American Epilepsy Society Announces Epilepsy Research Awards
21 EARLY CAREER SCIENTISTS AND CLINICIANS RECEIVE FELLOWSHIPS OR GRANTS
Chicago, Ill. (June 11, 2018)— Twenty-one new fellowship and grants have been awarded in 2018 to early career scientists for epilepsy research, the American Epilepsy Society (AES) announced today. Thanks to generous philanthropic donations and non-profit partners, AES is proud to be one of the largest non-governmental funders for early career scientists in epilepsy with over 85% of the AES grant portfolio focused on the emerging generation of researchers who will impact epilepsy for years to come.
“On behalf of the AES Board of Directors and our funding partners, it is a pleasure to congratulate this impressive group of talented and committed junior researchers,” said Eileen M. Murray, executive director of the American Epilepsy Society. “Their work is an important part of our mission of advancing research and education for professionals dedicated to the prevention, treatment, and cure of epilepsy and investing in the future of the specialty. We are deeply grateful for the generous donors and partners who help to make these grants possible.”
“The scientific and medical communities recognize there is a shortage of researchers focused on epilepsy,” said Shlomo Shinnar, MD, PhD, president of the American Epilepsy Society Board of Directors. “The path young scientists must follow to build productive, long-term independent research careers in academia has become more and more difficult in recent decades. Meanwhile, the need is as great as ever for creative and well-trained scientists dedicated to understanding and treating these serious conditions. Early career grants are an essential part of launching a career and subsequently competing for larger, longer-term support from the National Institutes of Health or other significant funders. AES has an explicit, long-term commitment to filling the epilepsy talent pipeline, which in turn will produce new discoveries and treatments over the next generation.”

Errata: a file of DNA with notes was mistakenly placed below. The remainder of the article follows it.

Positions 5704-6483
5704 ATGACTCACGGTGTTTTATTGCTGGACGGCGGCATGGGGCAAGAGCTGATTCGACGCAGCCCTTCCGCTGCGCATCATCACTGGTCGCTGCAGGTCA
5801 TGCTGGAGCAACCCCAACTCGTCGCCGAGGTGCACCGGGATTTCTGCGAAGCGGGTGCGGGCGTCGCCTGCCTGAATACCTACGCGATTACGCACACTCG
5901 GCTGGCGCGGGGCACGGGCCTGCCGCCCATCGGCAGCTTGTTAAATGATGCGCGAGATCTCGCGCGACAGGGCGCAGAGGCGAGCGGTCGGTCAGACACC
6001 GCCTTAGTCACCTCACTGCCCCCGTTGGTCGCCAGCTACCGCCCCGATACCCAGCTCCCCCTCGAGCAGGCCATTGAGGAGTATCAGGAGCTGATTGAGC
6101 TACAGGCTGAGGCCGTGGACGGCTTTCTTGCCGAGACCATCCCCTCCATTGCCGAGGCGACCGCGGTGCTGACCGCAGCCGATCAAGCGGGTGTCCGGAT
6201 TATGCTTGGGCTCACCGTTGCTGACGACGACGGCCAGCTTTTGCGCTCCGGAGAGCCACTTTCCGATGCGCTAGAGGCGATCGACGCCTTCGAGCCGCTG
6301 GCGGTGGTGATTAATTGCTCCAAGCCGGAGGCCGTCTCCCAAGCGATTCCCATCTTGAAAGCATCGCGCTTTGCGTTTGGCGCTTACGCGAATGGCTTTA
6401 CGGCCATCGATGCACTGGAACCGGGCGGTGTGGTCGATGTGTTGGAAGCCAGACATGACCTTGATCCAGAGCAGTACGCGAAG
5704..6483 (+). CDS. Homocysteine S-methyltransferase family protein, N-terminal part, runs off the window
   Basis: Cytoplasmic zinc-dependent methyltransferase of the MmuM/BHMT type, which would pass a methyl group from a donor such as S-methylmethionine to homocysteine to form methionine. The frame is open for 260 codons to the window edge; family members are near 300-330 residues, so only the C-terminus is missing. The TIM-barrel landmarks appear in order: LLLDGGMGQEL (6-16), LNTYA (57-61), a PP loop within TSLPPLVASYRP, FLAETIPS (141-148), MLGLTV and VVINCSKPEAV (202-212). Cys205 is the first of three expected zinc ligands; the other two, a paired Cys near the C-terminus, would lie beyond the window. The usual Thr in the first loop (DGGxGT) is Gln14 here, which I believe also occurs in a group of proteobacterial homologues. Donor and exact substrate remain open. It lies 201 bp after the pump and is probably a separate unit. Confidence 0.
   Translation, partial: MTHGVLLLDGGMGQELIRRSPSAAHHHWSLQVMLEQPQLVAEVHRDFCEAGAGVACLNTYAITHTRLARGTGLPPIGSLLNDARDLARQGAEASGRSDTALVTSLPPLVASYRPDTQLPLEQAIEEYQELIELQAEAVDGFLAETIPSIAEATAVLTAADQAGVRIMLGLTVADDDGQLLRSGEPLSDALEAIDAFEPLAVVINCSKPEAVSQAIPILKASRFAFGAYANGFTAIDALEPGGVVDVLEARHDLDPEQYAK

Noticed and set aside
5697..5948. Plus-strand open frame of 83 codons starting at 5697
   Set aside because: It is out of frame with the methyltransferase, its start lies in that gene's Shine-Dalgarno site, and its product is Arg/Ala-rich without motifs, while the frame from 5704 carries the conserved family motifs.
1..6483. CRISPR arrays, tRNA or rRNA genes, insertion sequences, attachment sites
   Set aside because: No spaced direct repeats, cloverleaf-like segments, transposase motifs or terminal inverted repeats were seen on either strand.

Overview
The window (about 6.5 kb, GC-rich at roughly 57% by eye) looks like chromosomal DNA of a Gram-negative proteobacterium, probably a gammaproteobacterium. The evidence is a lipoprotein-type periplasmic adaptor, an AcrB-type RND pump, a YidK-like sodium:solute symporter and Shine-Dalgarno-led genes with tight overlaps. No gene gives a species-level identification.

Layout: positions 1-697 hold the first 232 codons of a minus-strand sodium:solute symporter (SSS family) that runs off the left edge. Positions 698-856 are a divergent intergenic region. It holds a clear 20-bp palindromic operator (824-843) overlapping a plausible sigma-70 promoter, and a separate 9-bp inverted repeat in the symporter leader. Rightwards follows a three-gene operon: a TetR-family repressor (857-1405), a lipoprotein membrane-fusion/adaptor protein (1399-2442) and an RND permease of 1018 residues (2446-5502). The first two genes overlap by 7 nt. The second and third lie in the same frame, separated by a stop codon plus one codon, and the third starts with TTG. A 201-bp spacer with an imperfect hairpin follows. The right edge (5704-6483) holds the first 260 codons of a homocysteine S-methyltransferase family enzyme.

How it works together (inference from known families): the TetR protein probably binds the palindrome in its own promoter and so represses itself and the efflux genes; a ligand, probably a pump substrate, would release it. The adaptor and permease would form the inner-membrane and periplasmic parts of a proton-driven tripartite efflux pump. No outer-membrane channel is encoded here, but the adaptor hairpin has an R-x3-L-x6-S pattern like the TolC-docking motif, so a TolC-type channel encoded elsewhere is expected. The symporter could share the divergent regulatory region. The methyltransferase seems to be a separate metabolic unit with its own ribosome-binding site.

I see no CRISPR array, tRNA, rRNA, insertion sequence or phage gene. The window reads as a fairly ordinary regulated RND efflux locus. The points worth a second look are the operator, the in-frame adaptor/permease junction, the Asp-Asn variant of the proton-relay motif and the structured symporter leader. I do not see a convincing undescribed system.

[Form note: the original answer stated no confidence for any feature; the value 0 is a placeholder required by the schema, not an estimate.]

The 2018 awards include Predoctoral Research Fellowships, Postdoctoral Research Fellowships, Research and Training Fellowships for Clinicians, and Junior Investigator Awards for early career faculty establishing independent programs. New in 2018, 7 early career grantees will receive supplementary travel support to empower them to further develop their skill set through attending a workshop or conference targeted to their professional goals.
Through partnership, the American Epilepsy Society and our non-profit partners work to make dollars go further to support research. One junior faculty award is cosponsored by Wishes for Elliott: Advancing SCN8A Research. Two junior faculty and clinician awards are supported in full by the Epilepsy Foundation, representing their continued investment in the next generation. The full list of 2018 awardees is available at aesnet.org/earlycareer.
A flagship investment in the epilepsy research talent pipeline is the Susan Spencer, MD, Clinical Research Training Scholarship in Epilepsy, providing two years of support for a junior scientist focused on patient-oriented clinical research. The 2018 awardee, Dr. Hiroki Nariai, will be mentored by Dr. Joyce Wu and Dr. Raman Sankar at the University of California, Los Angeles Medical Center. His award is administered by the American Academy of Neurology and jointly funded by AES, the Epilepsy Foundation, and the American Brain Foundation.
About the American Epilepsy Society
Founded in 1946, the American Epilepsy Society (AES) is a medical and scientific society whose members are dedicated to advancing research and education for preventing, treating and curing epilepsy. AES is an inclusive global forum where professionals from academia, private practice, not-for-profit, government, and industry can learn, share and grow to eradicate epilepsy and its consequences.
For more information, visit the American Epilepsy Society online at aesnet.org.
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